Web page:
Syria strike test vote put on hold as Obama backs off 'red line'

President Obama will address the nation Tuesday night to discuss the ongoing crisis in Syria, with the debate in Congress over a possible military strike effectively on hold as the president backs away from the "red line" and opens the door to a "diplomatic track."

Senate Majority Leader Harry Reid has postponed a test vote originally teed up for Wednesday. That decision came as the president said in an interview with Fox News that he's open to negotiations on an alternative plan that could avert a military strike.

Reid cited "international discussions" in postponing the vote to advance debate on the resolution authorizing the use of force against Syrian President Bashar al-Assad's government. Reid said it was not important to, "see how fast we can do this," but rather "how well we can do this."

The possible breakthrough pertains to a proposal, floated by Secretary of State John Kerry and then formally put forward by the Russians, to have the Assad regime turn over its chemical weapons to international control. Obama, in an interview with Fox News on Monday, opened the door to pursuing that option.

"We will pursue this diplomatic track," Obama told Fox News. "I fervently hope that this can be resolved in a non-military way."

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    The president, while saying his advisers would "run to ground" that proposal, indicated he still wants Congress to debate a resolution to authorize a strike against Syria. "I think it is important for us not to let the pedal off the metal when it comes to making sure they understand we mean what we say," Obama said.

    But the president's decision to pursue the diplomatic track is a departure from his decision more than a week ago to pursue a military strike. And it could bring the temperature down a notch in the ongoing stand-off between his administration and the Assad government.

    The president's comments come after a proposal to have the Syrian government relinquish control of its stockpile quickly caught fire in the international community and in Washington.

    Kerry touched off the discussion with an off-hand remark that Syria could only avert military action if it turned over its weapons within a week.

    Kerry and his aides afterward claimed the secretary was merely making a "rhetorical" point. But Russia's foreign minister formally proposed the idea to Syria, and the Assad government said it welcomed the plan.

    As the United Nations secretary-general and several U.S. allies gravitated toward the proposal, the Obama administration conceded that it would seriously consider it.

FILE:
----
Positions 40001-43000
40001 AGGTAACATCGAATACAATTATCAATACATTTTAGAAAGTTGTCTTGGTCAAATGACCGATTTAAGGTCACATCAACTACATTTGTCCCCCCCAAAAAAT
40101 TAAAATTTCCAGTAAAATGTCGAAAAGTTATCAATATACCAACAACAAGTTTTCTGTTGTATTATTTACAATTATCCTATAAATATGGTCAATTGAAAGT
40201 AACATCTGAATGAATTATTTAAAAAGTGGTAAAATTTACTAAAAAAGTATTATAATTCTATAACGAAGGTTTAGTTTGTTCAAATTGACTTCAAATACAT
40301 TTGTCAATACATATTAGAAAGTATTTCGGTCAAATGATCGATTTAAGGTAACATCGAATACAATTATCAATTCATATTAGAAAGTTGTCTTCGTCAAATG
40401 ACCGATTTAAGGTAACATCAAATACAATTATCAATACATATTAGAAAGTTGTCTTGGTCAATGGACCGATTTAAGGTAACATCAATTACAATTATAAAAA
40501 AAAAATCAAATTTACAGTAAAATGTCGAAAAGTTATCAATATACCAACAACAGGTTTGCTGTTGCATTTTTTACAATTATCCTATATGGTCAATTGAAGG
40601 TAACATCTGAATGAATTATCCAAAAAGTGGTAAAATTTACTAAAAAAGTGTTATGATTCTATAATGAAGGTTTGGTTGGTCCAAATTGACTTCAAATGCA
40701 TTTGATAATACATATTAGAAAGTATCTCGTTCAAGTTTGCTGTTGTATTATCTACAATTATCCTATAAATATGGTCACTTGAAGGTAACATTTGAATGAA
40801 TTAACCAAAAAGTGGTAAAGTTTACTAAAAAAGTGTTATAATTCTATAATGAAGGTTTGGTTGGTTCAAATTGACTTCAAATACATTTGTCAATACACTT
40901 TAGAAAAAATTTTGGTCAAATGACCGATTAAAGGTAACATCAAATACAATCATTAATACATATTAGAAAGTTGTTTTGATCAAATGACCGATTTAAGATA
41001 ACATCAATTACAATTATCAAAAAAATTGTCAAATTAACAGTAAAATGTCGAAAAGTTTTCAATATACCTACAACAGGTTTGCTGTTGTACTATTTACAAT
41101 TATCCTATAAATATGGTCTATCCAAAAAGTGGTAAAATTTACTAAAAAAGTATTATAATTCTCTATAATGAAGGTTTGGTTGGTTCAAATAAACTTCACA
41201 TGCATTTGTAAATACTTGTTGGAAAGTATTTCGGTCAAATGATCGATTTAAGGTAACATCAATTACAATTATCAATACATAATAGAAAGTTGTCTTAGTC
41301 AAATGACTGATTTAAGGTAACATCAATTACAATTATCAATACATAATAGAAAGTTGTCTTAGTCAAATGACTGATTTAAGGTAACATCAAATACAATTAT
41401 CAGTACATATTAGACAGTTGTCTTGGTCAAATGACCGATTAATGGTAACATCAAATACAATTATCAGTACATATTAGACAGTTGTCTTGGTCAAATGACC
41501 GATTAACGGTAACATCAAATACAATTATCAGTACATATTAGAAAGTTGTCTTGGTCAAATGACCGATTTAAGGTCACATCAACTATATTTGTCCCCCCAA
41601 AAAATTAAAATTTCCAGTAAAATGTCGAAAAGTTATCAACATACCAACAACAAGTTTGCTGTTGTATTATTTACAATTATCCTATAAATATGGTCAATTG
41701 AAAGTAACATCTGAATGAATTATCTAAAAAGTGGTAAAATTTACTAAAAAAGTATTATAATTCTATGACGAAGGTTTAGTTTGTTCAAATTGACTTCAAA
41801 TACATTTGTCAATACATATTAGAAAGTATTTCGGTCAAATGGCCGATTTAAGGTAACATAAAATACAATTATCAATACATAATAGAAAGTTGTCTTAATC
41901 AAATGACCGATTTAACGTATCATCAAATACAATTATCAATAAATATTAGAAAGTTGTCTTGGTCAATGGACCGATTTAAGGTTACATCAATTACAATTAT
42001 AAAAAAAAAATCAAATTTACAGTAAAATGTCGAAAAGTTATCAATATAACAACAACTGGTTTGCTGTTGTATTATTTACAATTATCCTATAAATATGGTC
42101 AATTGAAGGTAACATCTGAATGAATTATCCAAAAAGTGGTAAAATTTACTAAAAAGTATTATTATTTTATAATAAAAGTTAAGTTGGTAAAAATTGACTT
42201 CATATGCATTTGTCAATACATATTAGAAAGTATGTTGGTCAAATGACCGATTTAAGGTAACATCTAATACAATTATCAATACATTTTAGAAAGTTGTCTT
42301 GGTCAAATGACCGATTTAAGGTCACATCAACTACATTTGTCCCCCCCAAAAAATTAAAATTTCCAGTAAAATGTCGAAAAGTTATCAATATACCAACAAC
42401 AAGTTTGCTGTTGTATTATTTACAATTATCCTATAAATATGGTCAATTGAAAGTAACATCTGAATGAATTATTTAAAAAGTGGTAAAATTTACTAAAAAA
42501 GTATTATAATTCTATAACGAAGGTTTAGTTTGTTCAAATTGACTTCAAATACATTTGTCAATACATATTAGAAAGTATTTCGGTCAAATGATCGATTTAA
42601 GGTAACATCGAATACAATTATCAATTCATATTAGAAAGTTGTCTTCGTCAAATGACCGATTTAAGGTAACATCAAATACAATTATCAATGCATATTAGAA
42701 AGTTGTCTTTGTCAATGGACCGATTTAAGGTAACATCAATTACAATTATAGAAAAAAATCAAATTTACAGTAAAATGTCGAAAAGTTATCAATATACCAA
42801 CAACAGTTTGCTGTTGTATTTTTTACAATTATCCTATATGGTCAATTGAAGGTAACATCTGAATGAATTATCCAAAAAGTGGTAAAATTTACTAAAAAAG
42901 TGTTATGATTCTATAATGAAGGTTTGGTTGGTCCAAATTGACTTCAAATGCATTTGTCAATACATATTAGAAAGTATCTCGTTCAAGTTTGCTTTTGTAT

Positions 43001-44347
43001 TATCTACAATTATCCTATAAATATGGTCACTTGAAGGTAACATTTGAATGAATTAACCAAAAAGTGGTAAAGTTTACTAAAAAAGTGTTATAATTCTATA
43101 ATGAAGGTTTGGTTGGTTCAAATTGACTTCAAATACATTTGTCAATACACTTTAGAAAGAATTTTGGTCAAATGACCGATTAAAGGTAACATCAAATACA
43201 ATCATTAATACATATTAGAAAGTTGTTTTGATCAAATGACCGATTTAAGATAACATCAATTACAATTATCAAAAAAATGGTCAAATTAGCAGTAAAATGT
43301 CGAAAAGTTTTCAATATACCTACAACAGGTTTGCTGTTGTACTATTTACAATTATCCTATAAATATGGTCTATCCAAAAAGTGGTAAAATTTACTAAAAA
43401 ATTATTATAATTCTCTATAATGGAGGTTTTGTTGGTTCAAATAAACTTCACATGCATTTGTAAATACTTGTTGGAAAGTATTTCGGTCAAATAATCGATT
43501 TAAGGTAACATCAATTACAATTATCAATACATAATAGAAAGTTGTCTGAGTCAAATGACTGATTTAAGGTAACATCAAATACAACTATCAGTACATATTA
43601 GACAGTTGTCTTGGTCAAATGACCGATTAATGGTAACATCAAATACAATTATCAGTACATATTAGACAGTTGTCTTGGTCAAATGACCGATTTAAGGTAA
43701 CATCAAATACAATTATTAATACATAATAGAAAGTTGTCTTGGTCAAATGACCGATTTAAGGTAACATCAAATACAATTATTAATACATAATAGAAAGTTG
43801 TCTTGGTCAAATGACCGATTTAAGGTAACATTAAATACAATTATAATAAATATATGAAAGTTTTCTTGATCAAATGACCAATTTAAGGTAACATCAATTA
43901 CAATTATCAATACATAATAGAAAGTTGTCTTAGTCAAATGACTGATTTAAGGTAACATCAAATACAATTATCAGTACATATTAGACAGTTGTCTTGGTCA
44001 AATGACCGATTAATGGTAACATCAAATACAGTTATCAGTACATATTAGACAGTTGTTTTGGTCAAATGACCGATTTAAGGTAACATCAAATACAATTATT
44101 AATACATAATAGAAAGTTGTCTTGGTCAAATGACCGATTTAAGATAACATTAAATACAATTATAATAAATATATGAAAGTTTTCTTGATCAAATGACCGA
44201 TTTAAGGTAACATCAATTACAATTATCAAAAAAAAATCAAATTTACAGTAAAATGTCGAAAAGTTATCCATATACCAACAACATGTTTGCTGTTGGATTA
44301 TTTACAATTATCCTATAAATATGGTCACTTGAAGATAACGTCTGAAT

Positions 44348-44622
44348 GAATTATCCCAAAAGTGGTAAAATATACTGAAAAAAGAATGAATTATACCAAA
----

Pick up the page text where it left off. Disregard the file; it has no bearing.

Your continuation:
Obama went further in his interview with Fox News.

    "I welcome the possibility of the development," he said. "We should explore and exhaust all avenues of diplomatic resolution to this."

    He said the U.S. should be able to get a "fairly rapid sense" of how serious the proposal is. "We are going to be immediately talking to the Russians and looking for some actual language they might be proposing," he said.

    But Obama said it's important to "keep the pressure on." Roughly quoting the late President Ronald Reagan, he said: "It's not enough just to trust. I think we're going to have to verify."

    The president said the idea of negotiating this kind of solution is "something that is not new."

    The president also brushed off comments made earlier by Bashar Assad in which he threatened that there could be "repercussions" if the U.S. attacks.

    Assad's military capabilities are "not significant relative to the U.S. military," Obama said.

    The interview comes as Obama prepares to address the nation from the White House on Tuesday night -- as national polling shows Americans are increasingly opposed to U.S. military action in that country's civil war.

    A new Fox News Poll shows that public disapproval of Obama's handling of Syria has jumped from 40 percent to 60 percent. It also found just 36 percent favor using force to punish Syria for using chemical weapons; 61 percent oppose taking that step.

    "Right now, the American people are not persuaded," Obama acknowledged. "Right now, members of Congress who are just getting back still have questions."

    With the proposal so unpopular in the polls, Obama is having a difficult time selling the idea of a strike to Congress. A Senate test vote could still be held later this week, but the White House is struggling to corral the 60 votes that likely will be necessary to advance it.

    The administration faces an even tougher time in the Republican-controlled House.

    Obama stressed in the interview that the situation in Syria is "difficult," but the U.S. was looking at taking action because chemical weapons -- which the administration accuses the Assad regime of using -- are "indiscriminate." But he also said he understands Americans' skepticism over U.S. involvement.

    "The American people are right not to want to have us entangled in a sectarian civil war inside of Syria," he said.

    The Associated Press contributed to this report.